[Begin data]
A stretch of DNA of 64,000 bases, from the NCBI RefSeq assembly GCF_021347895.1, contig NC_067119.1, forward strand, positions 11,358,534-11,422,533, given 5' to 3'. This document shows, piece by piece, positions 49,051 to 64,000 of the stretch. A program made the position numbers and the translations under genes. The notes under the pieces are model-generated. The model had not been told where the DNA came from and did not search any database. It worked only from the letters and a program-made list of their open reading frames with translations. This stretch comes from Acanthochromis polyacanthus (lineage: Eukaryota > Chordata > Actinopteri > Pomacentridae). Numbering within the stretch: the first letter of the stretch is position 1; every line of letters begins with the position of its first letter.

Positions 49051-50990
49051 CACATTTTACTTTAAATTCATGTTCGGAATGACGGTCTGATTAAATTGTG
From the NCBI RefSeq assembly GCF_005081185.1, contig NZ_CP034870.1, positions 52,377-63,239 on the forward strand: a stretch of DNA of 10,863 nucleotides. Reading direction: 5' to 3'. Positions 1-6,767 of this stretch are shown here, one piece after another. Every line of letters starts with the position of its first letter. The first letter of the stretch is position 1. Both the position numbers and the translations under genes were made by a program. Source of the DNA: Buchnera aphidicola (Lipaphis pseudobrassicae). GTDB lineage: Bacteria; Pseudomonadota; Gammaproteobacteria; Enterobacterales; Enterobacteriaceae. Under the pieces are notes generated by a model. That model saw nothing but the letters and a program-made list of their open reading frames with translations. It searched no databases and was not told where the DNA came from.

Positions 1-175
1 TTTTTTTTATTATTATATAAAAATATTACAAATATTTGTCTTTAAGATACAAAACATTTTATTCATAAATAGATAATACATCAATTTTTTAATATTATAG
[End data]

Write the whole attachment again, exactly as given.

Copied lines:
A stretch of DNA of 64,000 bases, from the NCBI RefSeq assembly GCF_021347895.1, contig NC_067119.1, forward strand, positions 11,358,534-11,422,533, given 5' to 3'. This document shows, piece by piece, positions 49,051 to 64,000 of the stretch. A program made the position numbers and the translations under genes. The notes under the pieces are model-generated. The model had not been told where the DNA came from and did not search any database. It worked only from the letters and a program-made list of their open reading frames with translations. This stretch comes from Acanthochromis polyacanthus (lineage: Eukaryota > Chordata > Actinopteri > Pomacentridae). Numbering within the stretch: the first letter of the stretch is position 1; every line of letters begins with the position of its first letter.

Positions 49051-50990
49051 CACATTTTACTTTAAATTCATGTTCGGAATGACGGTCTGATTAAATTGTG
From the NCBI RefSeq assembly GCF_005081185.1, contig NZ_CP034870.1, positions 52,377-63,239 on the forward strand: a stretch of DNA of 10,863 nucleotides. Reading direction: 5' to 3'. Positions 1-6,767 of this stretch are shown here, one piece after another. Every line of letters starts with the position of its first letter. The first letter of the stretch is position 1. Both the position numbers and the translations under genes were made by a program. Source of the DNA: Buchnera aphidicola (Lipaphis pseudobrassicae). GTDB lineage: Bacteria; Pseudomonadota; Gammaproteobacteria; Enterobacterales; Enterobacteriaceae. Under the pieces are notes generated by a model. That model saw nothing but the letters and a program-made list of their open reading frames with translations. It searched no databases and was not told where the DNA came from.

Positions 1-175
1 TTTTTTTTATTATTATATAAAAATATTACAAATATTTGTCTTTAAGATACAAAACATTTTATTCATAAATAGATAATACATCAATTTTTTAATATTATAG